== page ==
Hotel Moscow: A Novel
by Talia Carner
Paperback- $14.25

From the author of Jerusalem Maiden comes a mesmerizing, thought-provoking novel that tells the riveting story of an American woman—the ...

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  "Doing Business with Russian Women" by Betty56 (see profile) 08/30/15

This is one of those rare books that I wanted to rush through because it had me so totally engrossed in the story. I felt the fear and intensity as unbelievable incidents were described. But once I reached the last few pages I found myself slowing down. On one hand I wanted to quickly read those pages to find out what would happen. But on the other hand I did not want the story to end.

Brooke Fielding, an ambitious young investment manager, accepts an invitation to travel to Moscow as part of a team to teach entrepreneurial skills to the Russian women. While eager to share of herself with the women she is also apprehensive. Her parents were born in Russia and escaped from the pogroms against the Jews. Her mother was the only survivor from her family as the others died in a concentration camp. Her father’s first wife and three children were killed. Thus, Brooke has grown up hearing of the anti-Semitism in Russia.

The story begins in 1993 just weeks after the fall of Communism. Left as a country with no laws, the Duma is busy making up laws as they go. However Yeltsin is frustrated and impatient with them and fires them. As the members of their Duma are democratically elected, Yeltsin did not have the authority to fire them. Thus, a stand-off develops between the members of the Duma and Yeltsin as he calls in the Army to remove the Duma.

The entire team encounters MAJOR culture shock. As Communist control ended, theft and gangs quickly filled the void. “Connections” and bribes were required for the simplest of services. Corruption has taken over. Time after time, the Russians are impressed by how white the Americans’ teeth are. Many of them have rotted teeth but proudly support one gold tooth as it shows they can afford it. People stand in line for hours, sometimes days, for food, gasoline, money from the banks. The descriptions of the living conditions of most Russians were shocking. The photos of “communal apartments” in the back of the book were definitely eye-opening.

Svetlana is assigned as the group’s translator. She knows several languages and would have been translator for the Foreign Minister. However, she was labeled as having “loose morals” after being gang-raped. Dr. Olga Rozanova, a sociologist from the Institute for Social Research, is ashamed that the Americans are so poorly treated in her homeland. Brooke forms friendships with these women, but can the friendships survive the anti-Semitism of the culture? And how can she teach Western capitalism to a people who are afraid to even trust their neighbors?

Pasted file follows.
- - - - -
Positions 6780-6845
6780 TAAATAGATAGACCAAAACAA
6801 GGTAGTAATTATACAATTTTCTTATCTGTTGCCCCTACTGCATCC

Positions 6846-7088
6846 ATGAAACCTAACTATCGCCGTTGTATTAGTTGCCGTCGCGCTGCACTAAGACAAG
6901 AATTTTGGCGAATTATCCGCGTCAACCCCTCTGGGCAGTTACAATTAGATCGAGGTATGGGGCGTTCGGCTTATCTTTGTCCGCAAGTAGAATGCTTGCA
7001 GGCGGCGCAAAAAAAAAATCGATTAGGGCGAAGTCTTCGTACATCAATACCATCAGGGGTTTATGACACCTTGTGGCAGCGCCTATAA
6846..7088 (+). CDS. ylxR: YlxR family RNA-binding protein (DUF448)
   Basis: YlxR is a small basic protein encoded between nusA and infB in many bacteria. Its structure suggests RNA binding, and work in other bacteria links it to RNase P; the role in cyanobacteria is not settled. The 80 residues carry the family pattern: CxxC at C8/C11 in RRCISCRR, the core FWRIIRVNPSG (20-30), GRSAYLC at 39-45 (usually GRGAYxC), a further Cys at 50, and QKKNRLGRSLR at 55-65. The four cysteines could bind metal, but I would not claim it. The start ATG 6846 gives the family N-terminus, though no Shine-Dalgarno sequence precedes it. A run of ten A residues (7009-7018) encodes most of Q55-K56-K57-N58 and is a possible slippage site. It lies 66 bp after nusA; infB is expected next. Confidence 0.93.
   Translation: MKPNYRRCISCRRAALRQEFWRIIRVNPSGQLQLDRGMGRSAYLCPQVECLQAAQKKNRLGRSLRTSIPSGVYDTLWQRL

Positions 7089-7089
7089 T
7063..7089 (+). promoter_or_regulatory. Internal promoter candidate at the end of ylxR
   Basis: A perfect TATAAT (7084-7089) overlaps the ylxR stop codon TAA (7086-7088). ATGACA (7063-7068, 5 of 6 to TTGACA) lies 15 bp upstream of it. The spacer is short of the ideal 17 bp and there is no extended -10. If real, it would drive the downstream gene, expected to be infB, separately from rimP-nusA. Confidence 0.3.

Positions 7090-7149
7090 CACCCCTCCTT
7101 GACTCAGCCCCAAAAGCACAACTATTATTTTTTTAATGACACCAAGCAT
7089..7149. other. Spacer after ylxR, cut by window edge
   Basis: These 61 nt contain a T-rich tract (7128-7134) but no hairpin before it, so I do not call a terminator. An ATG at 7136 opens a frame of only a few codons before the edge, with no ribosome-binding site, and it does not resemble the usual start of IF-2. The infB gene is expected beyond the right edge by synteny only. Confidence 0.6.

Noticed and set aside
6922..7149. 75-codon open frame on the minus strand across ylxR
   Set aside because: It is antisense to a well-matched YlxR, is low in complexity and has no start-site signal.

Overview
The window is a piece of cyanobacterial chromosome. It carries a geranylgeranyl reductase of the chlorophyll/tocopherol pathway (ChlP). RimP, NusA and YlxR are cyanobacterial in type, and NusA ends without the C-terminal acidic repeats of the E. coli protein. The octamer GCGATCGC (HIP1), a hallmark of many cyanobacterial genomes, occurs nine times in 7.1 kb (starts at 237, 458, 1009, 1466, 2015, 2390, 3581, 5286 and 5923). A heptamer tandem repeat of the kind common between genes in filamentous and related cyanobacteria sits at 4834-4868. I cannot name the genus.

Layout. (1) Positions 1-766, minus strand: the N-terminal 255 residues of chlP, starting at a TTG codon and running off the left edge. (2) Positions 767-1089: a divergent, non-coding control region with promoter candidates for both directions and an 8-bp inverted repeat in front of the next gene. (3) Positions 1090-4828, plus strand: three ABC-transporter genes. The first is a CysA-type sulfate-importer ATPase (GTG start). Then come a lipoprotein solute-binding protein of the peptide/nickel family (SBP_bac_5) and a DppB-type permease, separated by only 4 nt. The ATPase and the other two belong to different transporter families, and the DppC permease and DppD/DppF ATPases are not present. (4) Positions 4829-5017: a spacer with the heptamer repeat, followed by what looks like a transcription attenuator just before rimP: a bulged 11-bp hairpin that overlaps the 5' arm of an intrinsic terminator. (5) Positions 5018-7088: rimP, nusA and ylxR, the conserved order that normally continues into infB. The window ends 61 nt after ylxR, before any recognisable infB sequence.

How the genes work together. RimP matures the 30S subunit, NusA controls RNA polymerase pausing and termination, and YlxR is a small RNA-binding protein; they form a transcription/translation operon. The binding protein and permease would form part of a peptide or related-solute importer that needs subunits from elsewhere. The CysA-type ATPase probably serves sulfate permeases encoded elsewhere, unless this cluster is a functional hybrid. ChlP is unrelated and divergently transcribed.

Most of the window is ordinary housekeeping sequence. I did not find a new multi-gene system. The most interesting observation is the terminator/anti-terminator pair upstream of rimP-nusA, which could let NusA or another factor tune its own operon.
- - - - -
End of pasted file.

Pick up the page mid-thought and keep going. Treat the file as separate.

There is a good sampling of the male characters. There are primarily four Russian male characters and they are very different from each other.

Brooke’s early family history is revealed slowly, like layers of an onion being peeled away, layer by layer. Being in Russia makes her face parts of her past that she had been running from her entire life. There is a possible love interest for her but she is very distrustful of men. Her past relationships are also slowly revealed making it understandable why she is so distrustful of men. Brooke carries secrets that she is afraid of revealing. One of the secrets could cost her her job. She also struggles with the question of “What does it mean to be Jewish?” Should she hide her Jewish identity in this land that is rampantly anti-Semitic?

Ms. Carner visited Russia in 1993 and experienced some of the events told in the book. Her descriptions made me think of several social issues. Is this the way all oppressed societies behave once they get that first taste of freedom? I was amazed at the pride the Russian people still exhibited toward their country, no matter how corrupt it had become. Yet underneath it all, people are people, proving that compassion and trust still exist in the most lawless of societies. I also looked at my own Jewishness, just as Brooke was forced to look at hers. In spite of the corruptness, this was a beautiful story. I look forward to reading her other three books.

 
  "" by hernanka (see profile) 07/31/17

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